Can Dogs Help Us With Grief? In Sigrid Nunez’s Latest Novel, The Friend, You May Get Some Insight.

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Meeting the Author and My Review:

Fortunate to have had the opportunity to see her speak,  I have not come across many authors who are as impressive, authentic and old school as Sigrid Nunez.  A true, lifelong writer for writing’s sake, not caught up in the business of marketing her work or following her reviews, Nunez seems focused on her craft, and just expressing herself and getting her story out of her head and onto the paper.

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According to the author, her novel, The Friend just flowed and formed itself on its own without an outline or a plan. A while ago she had been asked to do a 10 minute reading so she wrote what turned out to be the beginning of The Friend.  Soon after, she was asked to do a 25 minute reading so she added on and she felt she had something of a novel developing so she just continued to the end.  She did not do much research for this book; most of the story was meditative as the reader is alway in the consciousness of the book’s narrator.  Nunez chose to keep to the tone of a “hushed, intimate voice of someone writing a love letter” but did not write in a letter format.  She enjoyed the freedom of going from thought to thought, and felt this form was liberating and easier to write than in any other way.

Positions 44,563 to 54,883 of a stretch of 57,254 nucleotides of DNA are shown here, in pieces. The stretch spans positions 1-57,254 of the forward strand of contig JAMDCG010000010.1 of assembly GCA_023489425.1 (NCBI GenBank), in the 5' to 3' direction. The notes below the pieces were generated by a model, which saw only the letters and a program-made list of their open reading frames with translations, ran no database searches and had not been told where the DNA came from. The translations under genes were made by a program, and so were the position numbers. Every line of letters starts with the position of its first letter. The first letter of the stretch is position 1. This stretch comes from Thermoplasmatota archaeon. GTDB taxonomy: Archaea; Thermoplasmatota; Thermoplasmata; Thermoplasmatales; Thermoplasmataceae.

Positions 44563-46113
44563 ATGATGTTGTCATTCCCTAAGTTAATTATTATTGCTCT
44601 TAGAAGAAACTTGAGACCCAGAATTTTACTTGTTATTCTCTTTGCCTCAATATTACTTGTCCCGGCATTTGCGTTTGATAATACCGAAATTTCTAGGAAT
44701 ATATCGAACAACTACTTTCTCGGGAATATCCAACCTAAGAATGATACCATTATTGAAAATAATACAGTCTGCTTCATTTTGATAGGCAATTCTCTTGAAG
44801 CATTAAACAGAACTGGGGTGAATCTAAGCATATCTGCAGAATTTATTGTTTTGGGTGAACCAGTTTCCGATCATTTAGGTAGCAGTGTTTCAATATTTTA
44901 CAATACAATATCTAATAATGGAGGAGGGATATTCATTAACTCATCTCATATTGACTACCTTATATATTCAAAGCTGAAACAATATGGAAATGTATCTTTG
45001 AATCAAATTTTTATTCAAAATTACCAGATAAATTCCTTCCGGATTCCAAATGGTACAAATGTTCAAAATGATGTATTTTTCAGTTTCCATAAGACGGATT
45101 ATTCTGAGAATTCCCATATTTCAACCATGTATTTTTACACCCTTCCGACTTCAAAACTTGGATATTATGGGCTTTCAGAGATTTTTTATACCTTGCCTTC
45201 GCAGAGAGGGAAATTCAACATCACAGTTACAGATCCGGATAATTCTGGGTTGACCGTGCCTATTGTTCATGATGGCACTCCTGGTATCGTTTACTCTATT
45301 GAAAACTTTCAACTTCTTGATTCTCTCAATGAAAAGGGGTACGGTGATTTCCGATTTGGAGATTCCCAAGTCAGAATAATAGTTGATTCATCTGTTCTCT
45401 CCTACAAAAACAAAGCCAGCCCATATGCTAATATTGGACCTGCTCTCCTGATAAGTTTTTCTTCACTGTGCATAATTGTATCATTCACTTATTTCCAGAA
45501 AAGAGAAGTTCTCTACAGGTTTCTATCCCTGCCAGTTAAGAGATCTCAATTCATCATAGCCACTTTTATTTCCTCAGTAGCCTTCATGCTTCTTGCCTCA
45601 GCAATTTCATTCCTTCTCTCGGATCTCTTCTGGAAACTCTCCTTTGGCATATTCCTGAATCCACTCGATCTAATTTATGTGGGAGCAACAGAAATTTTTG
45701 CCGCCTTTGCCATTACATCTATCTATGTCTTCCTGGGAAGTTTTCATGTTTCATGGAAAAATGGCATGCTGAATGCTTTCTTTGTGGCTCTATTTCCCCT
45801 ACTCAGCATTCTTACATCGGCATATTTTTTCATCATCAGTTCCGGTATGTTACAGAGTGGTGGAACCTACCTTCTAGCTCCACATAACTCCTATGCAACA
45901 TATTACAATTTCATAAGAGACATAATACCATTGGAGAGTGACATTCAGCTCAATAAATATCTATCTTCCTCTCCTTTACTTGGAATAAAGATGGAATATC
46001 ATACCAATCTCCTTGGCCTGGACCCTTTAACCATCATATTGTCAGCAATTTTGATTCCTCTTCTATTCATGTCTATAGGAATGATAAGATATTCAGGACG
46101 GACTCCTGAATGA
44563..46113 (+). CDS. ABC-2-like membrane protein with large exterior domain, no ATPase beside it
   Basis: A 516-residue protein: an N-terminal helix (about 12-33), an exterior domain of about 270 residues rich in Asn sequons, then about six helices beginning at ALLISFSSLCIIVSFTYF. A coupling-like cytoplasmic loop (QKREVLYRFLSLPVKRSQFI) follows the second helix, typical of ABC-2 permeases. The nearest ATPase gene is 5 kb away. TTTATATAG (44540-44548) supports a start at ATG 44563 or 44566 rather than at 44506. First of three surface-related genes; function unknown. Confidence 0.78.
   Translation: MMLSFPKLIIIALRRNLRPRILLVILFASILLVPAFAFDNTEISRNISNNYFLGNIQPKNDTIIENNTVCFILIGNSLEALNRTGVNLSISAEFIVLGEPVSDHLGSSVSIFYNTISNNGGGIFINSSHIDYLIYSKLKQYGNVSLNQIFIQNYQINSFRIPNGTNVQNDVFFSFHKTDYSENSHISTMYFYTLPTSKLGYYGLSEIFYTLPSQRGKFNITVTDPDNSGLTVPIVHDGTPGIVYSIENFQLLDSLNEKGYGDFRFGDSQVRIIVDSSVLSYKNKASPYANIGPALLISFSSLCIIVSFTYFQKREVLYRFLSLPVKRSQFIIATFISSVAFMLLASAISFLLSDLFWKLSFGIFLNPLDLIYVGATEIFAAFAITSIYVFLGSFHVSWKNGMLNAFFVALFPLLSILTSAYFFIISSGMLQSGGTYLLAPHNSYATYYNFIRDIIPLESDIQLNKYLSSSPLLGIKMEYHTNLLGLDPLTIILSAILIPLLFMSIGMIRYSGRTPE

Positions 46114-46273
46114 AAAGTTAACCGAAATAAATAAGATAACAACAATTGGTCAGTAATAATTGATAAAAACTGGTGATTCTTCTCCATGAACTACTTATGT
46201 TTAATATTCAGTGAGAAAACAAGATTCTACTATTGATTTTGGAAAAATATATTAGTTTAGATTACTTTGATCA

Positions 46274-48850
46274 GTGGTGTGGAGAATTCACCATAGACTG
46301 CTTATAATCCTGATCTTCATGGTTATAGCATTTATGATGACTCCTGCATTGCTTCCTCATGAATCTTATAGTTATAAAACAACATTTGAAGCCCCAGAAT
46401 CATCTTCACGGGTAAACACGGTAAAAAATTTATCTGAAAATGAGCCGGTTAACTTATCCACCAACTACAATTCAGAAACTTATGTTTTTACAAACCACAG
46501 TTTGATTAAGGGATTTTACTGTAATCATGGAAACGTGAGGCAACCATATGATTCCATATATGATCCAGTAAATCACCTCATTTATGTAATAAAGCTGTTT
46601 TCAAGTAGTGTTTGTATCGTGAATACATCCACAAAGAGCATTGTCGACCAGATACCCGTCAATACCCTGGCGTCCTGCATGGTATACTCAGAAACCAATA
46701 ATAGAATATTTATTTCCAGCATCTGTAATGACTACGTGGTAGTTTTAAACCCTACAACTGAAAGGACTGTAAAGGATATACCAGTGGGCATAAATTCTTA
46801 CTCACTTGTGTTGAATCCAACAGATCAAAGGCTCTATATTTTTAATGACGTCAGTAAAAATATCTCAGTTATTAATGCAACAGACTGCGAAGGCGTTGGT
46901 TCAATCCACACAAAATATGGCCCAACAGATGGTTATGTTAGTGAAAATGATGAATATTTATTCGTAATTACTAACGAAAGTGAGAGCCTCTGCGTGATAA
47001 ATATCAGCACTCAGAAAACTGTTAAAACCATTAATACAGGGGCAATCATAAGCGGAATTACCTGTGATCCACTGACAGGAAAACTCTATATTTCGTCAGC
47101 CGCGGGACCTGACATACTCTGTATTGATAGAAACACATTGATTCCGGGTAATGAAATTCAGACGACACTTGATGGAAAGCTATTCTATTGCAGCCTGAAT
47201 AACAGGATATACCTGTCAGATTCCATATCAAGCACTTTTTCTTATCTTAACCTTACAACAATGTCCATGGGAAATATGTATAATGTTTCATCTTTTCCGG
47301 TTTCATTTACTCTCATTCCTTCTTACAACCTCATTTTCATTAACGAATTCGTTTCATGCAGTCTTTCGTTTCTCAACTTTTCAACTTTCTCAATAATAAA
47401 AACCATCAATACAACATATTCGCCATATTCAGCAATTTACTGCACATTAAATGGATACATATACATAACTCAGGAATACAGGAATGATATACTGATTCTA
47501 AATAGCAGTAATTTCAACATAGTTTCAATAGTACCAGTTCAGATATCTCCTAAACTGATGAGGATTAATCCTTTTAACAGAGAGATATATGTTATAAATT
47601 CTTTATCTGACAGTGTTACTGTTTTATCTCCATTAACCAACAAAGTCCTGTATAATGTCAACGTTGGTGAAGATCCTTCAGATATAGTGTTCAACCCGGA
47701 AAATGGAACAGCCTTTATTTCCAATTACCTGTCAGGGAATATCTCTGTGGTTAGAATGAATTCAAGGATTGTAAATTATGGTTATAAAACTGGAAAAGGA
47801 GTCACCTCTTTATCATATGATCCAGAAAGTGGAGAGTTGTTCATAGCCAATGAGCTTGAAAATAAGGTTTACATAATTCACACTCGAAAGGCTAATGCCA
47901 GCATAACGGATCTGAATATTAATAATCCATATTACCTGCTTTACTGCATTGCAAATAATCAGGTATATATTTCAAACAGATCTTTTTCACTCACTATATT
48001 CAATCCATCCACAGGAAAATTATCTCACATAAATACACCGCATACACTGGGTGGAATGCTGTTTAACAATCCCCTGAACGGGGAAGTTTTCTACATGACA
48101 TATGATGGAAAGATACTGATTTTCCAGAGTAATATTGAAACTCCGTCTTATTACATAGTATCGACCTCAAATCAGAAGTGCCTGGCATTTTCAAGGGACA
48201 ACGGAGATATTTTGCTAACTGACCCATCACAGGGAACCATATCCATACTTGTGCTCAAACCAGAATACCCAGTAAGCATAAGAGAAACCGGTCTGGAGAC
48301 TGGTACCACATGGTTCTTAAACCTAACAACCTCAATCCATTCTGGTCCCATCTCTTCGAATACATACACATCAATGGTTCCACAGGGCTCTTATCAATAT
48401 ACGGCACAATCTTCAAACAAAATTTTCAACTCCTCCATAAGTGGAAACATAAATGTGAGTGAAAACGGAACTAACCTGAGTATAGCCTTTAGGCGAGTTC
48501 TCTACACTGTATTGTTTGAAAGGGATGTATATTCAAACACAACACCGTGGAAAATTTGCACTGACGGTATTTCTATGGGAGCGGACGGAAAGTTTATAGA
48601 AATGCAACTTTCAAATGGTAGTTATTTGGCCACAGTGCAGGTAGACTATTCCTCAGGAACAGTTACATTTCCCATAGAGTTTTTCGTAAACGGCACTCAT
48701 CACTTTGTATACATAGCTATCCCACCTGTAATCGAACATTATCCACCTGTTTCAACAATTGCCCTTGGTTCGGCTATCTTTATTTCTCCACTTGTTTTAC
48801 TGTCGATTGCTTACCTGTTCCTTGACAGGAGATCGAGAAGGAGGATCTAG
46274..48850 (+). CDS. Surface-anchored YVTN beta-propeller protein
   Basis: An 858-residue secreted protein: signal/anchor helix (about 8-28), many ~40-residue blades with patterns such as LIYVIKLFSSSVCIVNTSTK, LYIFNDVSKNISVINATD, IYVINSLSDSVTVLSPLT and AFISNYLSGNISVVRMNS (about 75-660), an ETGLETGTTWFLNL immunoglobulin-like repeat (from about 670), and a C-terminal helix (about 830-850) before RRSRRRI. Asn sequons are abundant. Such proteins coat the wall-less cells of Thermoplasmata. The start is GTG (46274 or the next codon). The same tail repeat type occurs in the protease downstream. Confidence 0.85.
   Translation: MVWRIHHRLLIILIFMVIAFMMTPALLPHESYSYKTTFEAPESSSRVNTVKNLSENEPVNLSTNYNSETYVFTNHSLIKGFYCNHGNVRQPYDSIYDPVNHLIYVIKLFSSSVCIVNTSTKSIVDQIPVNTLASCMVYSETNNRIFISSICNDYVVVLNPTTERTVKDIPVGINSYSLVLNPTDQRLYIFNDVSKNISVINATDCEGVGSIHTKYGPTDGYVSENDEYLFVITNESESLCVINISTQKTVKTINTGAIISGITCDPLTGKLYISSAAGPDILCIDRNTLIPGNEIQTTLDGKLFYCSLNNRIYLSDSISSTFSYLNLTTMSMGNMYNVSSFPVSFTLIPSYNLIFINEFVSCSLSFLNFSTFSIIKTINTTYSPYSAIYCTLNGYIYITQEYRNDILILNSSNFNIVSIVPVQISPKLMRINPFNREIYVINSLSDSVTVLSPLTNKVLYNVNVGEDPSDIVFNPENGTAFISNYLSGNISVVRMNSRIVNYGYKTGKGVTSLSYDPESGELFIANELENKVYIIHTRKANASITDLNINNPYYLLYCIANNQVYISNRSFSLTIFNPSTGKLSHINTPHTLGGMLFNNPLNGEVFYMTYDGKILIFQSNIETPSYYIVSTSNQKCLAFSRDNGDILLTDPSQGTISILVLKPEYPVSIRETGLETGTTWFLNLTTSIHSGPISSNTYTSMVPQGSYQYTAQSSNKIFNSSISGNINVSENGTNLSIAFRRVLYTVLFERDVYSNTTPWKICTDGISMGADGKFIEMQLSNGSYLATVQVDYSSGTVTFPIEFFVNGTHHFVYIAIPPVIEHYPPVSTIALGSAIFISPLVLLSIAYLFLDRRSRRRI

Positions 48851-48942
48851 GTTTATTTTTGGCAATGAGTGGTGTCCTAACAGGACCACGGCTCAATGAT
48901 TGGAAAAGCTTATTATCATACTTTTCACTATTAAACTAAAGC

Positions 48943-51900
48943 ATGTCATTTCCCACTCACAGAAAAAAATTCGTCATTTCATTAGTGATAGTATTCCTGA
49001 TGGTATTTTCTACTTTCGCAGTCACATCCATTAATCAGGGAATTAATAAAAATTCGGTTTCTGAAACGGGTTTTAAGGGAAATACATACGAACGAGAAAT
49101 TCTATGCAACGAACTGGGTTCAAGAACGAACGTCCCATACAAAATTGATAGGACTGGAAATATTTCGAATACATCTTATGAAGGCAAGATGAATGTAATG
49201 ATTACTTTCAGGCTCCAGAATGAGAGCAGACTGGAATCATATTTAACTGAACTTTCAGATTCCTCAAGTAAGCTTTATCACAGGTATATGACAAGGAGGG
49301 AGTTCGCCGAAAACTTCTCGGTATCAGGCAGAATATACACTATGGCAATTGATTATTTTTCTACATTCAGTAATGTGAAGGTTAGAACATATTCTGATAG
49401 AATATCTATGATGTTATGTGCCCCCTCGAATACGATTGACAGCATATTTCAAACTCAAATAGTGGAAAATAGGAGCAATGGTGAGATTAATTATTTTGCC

Nunez is a big reader, and could never envision herself living a happy life without it.  She likes to write in the morning, at home or in the school library where she is teaching, (currently she is at Syracuse University) and works on only one project at at a time.

A writer her entire life, she is pleased, I am sure to get recognized by The New York Times (they published an article with the headline, “With ‘The Friend’, Sigrid Nunez Becomes an Overnight Literary Sensation, 23 Years and Eight Books Later”).  She is the winner of the National Book Award for Fiction 2018.

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The Friend is an unnamed woman’s story of grief after losing a lifelong friend to suicide and adopting his seemingly forlorn Great Dane, Apollo.  After meeting with her Friend’s 3rd wife who requested she adopt the pet, she agrees even though no dogs are allowed in her small apartment and she runs the risk of eviction.  The relationship with her Friend’s very large, aging companion becomes important to her and even though others believe she needs help to overcome her grief and back away from the unusual commitment to Apollo, she prefers to be with him rather than socialize with other people.  She assumes he misses his master and tries to understand what goes on in his head and his heart.